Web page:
The Value Proposition is ecstatic to have Julie Mullins, MBA ’12 guest blogging this week about a professional development event featuring one the Smith School’s most accomplished alumni, Lisa Anders, MBA ’95:
It’s no secret that women have a history of being minorities in leading business roles. According to Catalyst, women in the US collect nearly 60% of the four-year degrees, but hold around 14% of senior executive positions at Fortune 500 companies. However, on Friday February 10, the Women Leading Women event was held at Smith to celebrate just the opposite.
With energetic and confident words from the evening’s moderator, Dr. Joyce Russell, to the encouraging life stories of Lisa Anders (Smith MBA ’95), the evening had an undeniably positive vibe. As women flooded Frank Auditorium from all over Maryland, DC, and Virginia, whatever feelings of the week’s pressures were lifted after embracing the enthusiasm of the room.
Lisa Anders was inspirational, to say the least. Her words touched a chord with me as she spoke of following her passion in life. As a little girl, Lisa had a dream of working in construction. Despite this being a male-dominated industry, she followed that passion to the job she currently holds as the VP of Business Development for McKissack and McKissack. It is here that she works on large, meaningful projects such as her most prolific role as the Senior Project Manager for the recently completed Martin Luther King, Jr. Memorial.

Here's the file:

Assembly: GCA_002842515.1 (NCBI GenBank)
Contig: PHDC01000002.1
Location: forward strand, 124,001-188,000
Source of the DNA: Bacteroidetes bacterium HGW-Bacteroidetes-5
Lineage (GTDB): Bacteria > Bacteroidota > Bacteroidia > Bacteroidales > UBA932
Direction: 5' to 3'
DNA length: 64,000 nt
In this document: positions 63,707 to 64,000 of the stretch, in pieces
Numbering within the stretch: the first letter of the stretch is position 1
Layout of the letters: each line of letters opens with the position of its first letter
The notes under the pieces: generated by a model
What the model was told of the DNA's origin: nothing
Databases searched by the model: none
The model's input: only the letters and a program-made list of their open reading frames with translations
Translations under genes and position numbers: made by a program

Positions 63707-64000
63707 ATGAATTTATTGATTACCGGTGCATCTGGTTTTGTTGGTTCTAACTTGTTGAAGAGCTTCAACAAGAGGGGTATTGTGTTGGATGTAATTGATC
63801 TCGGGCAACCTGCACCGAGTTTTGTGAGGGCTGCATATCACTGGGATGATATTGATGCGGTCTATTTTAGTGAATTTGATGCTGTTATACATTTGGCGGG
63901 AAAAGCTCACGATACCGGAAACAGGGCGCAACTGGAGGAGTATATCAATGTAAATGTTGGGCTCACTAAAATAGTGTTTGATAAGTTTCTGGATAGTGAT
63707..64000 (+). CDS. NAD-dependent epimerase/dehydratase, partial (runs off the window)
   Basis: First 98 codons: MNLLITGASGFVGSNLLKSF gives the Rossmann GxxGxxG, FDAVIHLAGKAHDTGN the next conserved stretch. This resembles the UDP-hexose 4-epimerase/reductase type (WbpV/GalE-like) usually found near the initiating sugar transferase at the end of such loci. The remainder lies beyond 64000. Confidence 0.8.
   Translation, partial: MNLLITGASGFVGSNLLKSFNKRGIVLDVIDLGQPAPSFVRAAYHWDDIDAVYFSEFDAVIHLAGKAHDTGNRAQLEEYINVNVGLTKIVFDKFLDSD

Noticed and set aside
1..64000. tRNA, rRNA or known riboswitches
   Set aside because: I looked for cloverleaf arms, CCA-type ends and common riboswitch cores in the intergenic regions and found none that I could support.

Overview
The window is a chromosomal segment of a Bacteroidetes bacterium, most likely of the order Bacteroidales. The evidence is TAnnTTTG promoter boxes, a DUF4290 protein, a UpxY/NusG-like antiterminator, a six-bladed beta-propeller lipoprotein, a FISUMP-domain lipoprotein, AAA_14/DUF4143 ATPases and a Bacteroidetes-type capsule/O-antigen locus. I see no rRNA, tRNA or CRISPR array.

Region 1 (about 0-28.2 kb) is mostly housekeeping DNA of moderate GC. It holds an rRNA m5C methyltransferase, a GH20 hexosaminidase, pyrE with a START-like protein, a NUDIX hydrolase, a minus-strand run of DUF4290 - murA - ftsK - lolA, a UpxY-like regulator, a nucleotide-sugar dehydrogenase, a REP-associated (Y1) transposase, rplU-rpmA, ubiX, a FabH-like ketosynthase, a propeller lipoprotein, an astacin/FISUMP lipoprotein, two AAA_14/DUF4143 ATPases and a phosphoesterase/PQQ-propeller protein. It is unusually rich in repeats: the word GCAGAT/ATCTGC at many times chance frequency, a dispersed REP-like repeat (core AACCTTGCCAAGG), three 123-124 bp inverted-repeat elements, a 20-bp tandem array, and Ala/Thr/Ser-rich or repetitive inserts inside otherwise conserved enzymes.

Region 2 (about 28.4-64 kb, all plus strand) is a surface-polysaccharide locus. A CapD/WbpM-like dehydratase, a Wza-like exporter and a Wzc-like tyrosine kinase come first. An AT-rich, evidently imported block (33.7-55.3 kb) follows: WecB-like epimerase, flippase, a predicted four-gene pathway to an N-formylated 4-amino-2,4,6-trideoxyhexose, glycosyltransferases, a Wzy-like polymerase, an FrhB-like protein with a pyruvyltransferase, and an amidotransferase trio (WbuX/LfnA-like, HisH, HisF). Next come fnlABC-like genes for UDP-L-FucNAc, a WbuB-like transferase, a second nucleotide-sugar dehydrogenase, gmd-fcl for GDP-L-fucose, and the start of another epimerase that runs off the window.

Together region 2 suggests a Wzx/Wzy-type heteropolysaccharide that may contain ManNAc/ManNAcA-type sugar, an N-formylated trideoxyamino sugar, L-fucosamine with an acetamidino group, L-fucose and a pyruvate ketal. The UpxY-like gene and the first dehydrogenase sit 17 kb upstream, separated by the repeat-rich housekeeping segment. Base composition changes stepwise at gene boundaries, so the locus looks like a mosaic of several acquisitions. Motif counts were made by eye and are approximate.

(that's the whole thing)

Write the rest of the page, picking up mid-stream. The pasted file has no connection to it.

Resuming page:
A few key takeaways that Lisa provided to break through the glass ceiling:
- There are many differing personalities in the workplace. Take the time to listen to and understand each individual to properly tailor your message. This earns respect regardless of the audience.
- Seek out projects and opportunities that interest you. You can do this by fostering relationships and making key personnel aware of your interests/focuses/goals.
- Don’t ever shy away from your dreams. Don’t settle for less just because you think society says one thing or another about the path you have chosen. Lisa liked building. She could have shied away from the construction industry because it is a male-dominated industry. Instead, she has added diversity to the field, which brings about new strengths, skills, and ideas.
The night was completed with a wine and cheese networking reception, providing the opportunity to meet and chat with new faces, bringing together the area’s current and future leading women. This was an inaugural event, but the 200 women and men (but let’s be honest, it was mostly women) who attended can attest to the fact that it should be a lasting tradition at the Smith School.
To see it for yourself, watch the video of the event.